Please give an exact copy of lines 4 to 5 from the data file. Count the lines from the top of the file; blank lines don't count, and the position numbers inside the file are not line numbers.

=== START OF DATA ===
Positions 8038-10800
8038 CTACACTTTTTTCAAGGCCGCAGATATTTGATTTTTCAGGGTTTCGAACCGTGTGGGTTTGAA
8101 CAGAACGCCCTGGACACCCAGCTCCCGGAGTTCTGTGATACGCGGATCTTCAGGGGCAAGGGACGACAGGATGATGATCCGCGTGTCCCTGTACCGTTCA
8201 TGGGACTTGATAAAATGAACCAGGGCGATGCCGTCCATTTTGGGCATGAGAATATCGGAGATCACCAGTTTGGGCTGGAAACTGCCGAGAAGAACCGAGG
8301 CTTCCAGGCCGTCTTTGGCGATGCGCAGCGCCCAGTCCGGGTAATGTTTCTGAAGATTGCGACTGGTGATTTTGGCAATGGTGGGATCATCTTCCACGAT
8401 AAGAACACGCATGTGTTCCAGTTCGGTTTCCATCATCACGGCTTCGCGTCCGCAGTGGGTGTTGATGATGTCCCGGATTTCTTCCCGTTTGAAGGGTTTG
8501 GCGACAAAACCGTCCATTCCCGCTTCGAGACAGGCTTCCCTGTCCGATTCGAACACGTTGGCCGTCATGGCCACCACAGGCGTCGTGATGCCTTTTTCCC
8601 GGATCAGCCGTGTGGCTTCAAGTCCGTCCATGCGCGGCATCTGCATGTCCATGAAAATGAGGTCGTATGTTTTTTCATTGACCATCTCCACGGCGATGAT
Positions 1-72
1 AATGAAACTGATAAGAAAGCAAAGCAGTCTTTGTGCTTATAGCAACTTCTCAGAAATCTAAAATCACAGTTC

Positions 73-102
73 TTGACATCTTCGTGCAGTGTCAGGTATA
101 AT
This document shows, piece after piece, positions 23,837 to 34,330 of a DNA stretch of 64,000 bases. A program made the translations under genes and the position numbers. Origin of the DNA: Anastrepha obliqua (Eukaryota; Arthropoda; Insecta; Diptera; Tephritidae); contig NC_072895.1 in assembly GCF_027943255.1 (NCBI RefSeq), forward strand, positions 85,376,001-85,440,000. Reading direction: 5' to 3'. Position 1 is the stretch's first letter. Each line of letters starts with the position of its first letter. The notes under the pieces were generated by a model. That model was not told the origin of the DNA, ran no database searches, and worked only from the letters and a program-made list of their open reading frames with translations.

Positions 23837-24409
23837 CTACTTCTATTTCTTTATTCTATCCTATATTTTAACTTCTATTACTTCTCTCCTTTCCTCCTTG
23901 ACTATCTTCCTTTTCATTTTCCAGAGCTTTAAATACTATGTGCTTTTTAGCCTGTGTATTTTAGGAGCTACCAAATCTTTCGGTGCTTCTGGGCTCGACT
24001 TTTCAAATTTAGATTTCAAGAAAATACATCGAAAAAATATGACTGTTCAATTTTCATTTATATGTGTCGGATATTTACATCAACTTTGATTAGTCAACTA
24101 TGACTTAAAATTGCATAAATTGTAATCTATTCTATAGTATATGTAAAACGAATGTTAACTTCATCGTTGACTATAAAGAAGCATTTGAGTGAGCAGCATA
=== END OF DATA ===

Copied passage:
8201 TGGGACTTGATAAAATGAACCAGGGCGATGCCGTCCATTTTGGGCATGAGAATATCGGAGATCACCAGTTTGGGCTGGAAACTGCCGAGAAGAACCGAGG
8301 CTTCCAGGCCGTCTTTGGCGATGCGCAGCGCCCAGTCCGGGTAATGTTTCTGAAGATTGCGACTGGTGATTTTGGCAATGGTGGGATCATCTTCCACGAT